In full presence, we are in a state of deep listening, and we can cultivate this ability to really listen, to ourselves, to others, to the stillness within, so that we can both become and generate a stillness and peace to serve others, and the world.

Thich Nhat Hanh evocatively spoke about death through the analogy of a cloud. According to my best memory, he said that before it rains, all we see is a cloud, but that once the rain comes, we feel the cloud has disappeared. But if we look closely—with deep listening, with presence—we can see that the cloud never disappeared at all, because it is in the rain, or the snow, or whatever has come after the cloudy period.

It’s a matter of perception, of being really tuned in to the present moment moment and all it offers.

It’s the same with death, he says. Nothing really dies, but continues to be present in other ways. With practice, we can come to see that we can’t go from something to nothing, from being to non-being. And this is what nirvana is about—not reaching somewhere, but removing wrong-perceptions about being, so that we come to a dissolution of these ideas.

And finally, a poem I love by Thich Nhat Hanh:


Call Me by My True Names

Do not say that I’ll depart tomorrow
because even today I still arrive.

Look deeply: I arrive in every second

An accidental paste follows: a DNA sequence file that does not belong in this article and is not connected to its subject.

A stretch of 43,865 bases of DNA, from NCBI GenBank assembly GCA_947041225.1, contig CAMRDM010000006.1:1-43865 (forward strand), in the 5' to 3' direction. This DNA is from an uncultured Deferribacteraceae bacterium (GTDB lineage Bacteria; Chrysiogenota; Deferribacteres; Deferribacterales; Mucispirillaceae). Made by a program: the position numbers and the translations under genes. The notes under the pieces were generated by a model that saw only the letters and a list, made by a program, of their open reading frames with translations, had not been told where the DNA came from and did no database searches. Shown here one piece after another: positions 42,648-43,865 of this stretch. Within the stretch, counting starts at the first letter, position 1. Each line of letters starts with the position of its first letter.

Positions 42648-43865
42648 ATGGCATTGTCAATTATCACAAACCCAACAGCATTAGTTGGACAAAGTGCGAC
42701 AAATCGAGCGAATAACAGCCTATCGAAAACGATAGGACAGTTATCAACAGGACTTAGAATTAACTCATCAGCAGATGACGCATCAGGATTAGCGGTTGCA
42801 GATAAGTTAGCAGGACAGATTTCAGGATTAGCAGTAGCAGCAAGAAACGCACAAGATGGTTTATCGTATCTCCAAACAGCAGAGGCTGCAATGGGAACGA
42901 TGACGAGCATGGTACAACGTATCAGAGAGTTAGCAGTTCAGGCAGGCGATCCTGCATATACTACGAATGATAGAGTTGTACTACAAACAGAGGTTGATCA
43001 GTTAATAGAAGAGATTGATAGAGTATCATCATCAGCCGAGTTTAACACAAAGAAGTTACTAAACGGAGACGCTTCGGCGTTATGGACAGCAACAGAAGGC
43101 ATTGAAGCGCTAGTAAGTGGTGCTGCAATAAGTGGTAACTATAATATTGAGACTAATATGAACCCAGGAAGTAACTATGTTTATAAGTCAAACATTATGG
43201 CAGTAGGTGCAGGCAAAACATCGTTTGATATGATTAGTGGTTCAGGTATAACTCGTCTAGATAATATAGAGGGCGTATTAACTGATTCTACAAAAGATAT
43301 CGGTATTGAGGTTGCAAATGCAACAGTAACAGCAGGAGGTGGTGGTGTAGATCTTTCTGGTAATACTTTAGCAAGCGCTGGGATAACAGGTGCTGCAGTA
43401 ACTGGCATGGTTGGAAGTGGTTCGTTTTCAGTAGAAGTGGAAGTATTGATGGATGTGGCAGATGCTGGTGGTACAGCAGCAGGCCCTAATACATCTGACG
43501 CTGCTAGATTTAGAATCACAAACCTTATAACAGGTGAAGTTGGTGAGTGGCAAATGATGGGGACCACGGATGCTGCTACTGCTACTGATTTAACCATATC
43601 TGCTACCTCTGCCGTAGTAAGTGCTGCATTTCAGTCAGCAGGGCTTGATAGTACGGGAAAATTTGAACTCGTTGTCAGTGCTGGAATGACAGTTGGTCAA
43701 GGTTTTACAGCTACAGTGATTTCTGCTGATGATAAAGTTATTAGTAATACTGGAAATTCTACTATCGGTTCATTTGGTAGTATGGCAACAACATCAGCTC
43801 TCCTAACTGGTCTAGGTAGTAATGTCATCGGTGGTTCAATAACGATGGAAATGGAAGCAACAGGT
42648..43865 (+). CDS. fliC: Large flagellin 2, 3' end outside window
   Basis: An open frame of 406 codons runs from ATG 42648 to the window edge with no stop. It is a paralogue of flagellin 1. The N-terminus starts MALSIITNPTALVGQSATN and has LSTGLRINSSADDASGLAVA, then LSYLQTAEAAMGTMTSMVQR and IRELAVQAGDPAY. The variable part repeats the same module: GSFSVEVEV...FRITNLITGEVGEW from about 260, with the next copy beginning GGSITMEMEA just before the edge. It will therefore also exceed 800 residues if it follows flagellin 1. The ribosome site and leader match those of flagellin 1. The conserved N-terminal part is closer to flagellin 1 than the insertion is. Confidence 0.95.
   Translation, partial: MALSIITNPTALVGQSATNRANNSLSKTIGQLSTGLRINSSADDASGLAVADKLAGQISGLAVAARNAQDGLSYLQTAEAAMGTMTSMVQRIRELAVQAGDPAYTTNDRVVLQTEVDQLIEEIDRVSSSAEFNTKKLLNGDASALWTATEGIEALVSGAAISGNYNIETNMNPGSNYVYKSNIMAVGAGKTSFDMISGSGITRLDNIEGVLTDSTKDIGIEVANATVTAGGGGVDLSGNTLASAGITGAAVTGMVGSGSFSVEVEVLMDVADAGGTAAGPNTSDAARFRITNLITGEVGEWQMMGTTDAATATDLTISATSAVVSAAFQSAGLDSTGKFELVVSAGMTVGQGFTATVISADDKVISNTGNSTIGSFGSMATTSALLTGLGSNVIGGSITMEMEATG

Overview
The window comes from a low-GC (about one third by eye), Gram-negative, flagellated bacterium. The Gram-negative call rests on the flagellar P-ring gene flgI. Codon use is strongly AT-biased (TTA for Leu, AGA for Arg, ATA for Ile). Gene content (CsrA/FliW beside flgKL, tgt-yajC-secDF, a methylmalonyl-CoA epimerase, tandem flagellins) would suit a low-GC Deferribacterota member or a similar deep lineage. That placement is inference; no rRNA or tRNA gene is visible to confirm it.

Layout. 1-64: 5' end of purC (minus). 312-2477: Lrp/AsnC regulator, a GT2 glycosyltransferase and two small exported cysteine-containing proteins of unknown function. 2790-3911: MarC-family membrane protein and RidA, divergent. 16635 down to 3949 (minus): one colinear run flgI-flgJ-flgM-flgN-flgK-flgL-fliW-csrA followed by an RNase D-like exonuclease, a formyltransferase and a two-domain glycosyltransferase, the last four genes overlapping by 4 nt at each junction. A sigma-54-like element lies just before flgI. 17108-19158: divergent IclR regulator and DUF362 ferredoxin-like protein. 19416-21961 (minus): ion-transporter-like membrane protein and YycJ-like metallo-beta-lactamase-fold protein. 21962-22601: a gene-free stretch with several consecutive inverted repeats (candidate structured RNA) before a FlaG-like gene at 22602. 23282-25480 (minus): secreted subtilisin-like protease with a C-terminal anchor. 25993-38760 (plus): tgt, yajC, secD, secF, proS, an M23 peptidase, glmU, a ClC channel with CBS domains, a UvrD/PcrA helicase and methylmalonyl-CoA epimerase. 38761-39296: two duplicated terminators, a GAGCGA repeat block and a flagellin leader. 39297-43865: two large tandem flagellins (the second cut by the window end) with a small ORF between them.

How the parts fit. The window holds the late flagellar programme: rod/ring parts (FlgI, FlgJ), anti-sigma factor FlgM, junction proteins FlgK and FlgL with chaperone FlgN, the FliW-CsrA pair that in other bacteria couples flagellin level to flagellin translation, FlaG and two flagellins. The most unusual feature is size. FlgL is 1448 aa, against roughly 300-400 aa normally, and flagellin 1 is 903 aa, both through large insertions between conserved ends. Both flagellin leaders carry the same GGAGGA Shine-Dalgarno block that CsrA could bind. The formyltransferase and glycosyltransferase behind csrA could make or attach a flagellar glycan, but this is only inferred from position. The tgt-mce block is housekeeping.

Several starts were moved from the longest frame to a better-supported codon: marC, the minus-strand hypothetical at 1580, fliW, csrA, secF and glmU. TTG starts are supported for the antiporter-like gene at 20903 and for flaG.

to be a bud on a spring branch,
to be a tiny bird, with wings still fragile,
learning to sing in my new nest,
to be a caterpillar in the heart of a flower,
to be a jewel hiding itself in a stone.

I still arrive, in order to laugh and to cry,
in order to fear and to hope.
The rhythm of my heart is the birth and
death of all that are alive.

I am the mayfly metamorphosing on the surface of the river,
and I am the bird which, when spring comes, arrives in time
to eat the mayfly.

I am the frog swimming happily in the clear pond,
and I am also the grass-snake who, approaching in silence,
feeds itself on the frog.

I am the child in Uganda, all skin and bones,
my legs as thin as bamboo sticks,
and I am the arms merchant, selling deadly weapons to

I am the twelve-year-old girl, refugee on a small boat,
who throws herself into the ocean after being raped by a sea
and I am the pirate, my heart not yet capable of seeing and

I am a member of the politburo, with plenty of power in my
and I am the man who has to pay his “debt of blood” to, my
dying slowly in a forced labor camp.

My joy is like spring, so warm it makes flowers bloom in all
walks of life.
My pain if like a river of tears, so full it fills the four oceans.
Please call me by my true names,
so I can hear all my cries and laughs at once,
so I can see that my joy and pain are one.

Please call me by my true names,
so I can wake up,
and so the door of my heart can be left open,
the door of compassion.


Please see the elephant journal published version here.